Jarnal - Handwriting Recognition

by David K. Levine

Handwriting Recognition

The pen, but not the highlighters support handwriting recognition. ONLY PRINTED CHARACTERS ARE SUPPORTED, not script, cursive, or any sort of handwriting where the letters are all connected together. You can either recognize all handwriting on a page Tools | Recognize Page or you can turn on the recognition engine Tools | Recognize. Recognized characters are typed in the most recently selected text box. Jarnal comes with a small dictionary of lower case Latin letters; you can build your own dictionaries to add to this, or replace it. User dictionaries are called jarnal.recog and must be located in your home directory. If you aren't sure where this is, take a look at the Help | About box in Jarnal.

Other Options: On the Tools | Recognize Menu you can clear the recognition dictionary (to start over), you can Undo Recognition (also available from the Context Menu | Type | Undo Recognition) or you can enter training mode to build your recognition dictionary. Undo recognition works a little better than simply hitting the undo button when in recognition mode: it undoes the last letter recognized and all the strokes that went with it, plus it reinitializes the recognition engine properly.

Building a Recognition Dictionary: When in training mode, any stroke that is not sufficiently recognized causes a dialog box to pop up. You type what it is you are trying to write in this box. Note that your are not limited to single characters; if you are ambitious you can build an entire system of shorthand, where single small strokes write entire large sentences.

How it Works (or Doesn't): Each stroke is normalized to a common scale (so a very large B looks the same as a very small B). Then a whole bunch of different methods are used to try to determine which stroke/strokes in the dictionary match whatever you are drawing, and they are averaged together to get a score. Then a table of probabilities of pairs of letters is applied to guess, for example, that if the previous letter was a q, the next letter probably isn't going to be an x. (The mini-Jarnal does not do this guessing or spacing - see below.) Spacing is handled by seeing how far apart you drew your letters, and also using the table of letter pairs - it turns out, for example that in formal writing at least, few English words end in the letter i, so if you try to write hi, you may find the results surprising. The table of pairs is contained in images/pairs.txt in the Jarnal.jar file - and it can be replaced by another table. Here is a PHP script that reads a text file in the same directory called "sample.txt" and writes (to the screen) the corresponding table of conditional probabilities. So use php -q analyze.php >pairs.txt, to get your pairs.txt file. Feel free to replace the existing pairs.txt with your new one. The default table was generated by downloading from Gutenberg a subset of their most popular books meeting certain criteria, such as having been originally written in English and being available in ascii format, sticking them together in a large file called sample.txt and running analyze.php. The books actually used were Ulysses, Relativity: the Special and General Theory, The Adventures of Sherlock Holmes, and The War of The Worlds, which should be random enough for practically anyone.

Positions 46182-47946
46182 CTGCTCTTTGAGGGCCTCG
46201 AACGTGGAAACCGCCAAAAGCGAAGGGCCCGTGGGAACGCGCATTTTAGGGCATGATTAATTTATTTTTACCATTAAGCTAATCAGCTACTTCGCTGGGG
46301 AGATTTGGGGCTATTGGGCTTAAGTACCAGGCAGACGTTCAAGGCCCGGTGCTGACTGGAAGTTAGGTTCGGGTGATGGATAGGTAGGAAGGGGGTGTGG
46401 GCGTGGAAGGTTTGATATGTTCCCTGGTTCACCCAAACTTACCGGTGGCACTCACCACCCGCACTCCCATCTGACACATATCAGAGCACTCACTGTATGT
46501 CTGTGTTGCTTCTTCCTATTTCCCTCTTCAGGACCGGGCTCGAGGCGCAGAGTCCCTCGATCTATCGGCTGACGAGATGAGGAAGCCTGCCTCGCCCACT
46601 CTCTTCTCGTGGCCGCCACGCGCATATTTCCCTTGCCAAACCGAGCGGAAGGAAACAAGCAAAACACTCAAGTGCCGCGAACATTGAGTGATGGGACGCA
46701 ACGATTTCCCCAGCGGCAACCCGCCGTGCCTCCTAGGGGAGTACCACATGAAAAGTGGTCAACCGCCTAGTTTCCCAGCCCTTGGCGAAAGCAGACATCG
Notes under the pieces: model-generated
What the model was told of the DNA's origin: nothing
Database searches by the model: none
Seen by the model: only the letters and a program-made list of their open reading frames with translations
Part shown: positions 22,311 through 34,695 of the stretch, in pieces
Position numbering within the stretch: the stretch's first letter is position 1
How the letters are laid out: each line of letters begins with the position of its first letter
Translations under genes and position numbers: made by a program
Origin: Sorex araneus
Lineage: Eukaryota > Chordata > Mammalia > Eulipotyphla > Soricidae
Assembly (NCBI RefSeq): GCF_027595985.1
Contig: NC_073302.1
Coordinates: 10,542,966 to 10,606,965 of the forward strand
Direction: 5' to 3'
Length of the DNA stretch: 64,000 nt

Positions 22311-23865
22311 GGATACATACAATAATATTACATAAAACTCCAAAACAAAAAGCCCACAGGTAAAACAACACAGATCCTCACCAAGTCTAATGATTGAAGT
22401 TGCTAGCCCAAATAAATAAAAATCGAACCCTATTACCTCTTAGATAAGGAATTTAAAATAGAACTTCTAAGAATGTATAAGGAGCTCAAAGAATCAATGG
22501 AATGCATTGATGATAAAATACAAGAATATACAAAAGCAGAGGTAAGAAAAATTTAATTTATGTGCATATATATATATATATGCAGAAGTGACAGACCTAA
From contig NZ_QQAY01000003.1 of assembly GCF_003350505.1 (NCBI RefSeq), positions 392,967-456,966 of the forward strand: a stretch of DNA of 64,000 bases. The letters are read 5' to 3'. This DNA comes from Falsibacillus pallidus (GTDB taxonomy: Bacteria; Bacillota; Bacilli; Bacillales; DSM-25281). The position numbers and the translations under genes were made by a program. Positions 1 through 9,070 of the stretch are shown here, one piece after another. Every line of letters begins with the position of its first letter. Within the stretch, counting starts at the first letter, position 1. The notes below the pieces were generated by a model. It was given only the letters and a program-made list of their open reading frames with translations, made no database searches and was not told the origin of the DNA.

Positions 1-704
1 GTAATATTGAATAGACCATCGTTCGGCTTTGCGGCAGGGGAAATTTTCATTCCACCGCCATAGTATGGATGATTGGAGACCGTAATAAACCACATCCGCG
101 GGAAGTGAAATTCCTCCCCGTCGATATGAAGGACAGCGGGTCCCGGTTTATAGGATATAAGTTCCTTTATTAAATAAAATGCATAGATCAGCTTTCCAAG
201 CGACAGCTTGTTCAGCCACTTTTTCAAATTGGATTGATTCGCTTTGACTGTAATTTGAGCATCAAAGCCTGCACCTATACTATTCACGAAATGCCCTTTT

Source Code: The source is Janalyze.java. This has no dependencies on any other part of Jarnal, so can be dropped into any other project by simply changing the first line of the file to reflect the correct package. However, I haven't documented the API yet, so you'll have to guess this by reading the code.

The mini-Jarnal: if you open Jarnal from the command line with the switch -mini a mini-Jarnal will open. The mini-Jarnal is highly customized for handwriting recognition. It supports enough different sets of symbols that you can actually write something and have it recognized. Recognized text is copied to the clipboard so you can transfer it to other programs. There is also a calculator mode that treats whatever was recognized as an arithmetic expression and attempts to evaluate it, copying the result to the clipboard. The philosophy of the mini-Jarnal is somewhat different than that of text recognition in Jarnal proper, although both share the same basic engine. In Jarnal it tries to make an educated guess at what you meant to write, and if you print clearly, it will get it right to a surprising extent. (And if you are sloppy it will produced total gibberish.) The mini-Jarnal is designed so you can write exactly what you want, and doesn't use nearly as much guesswork.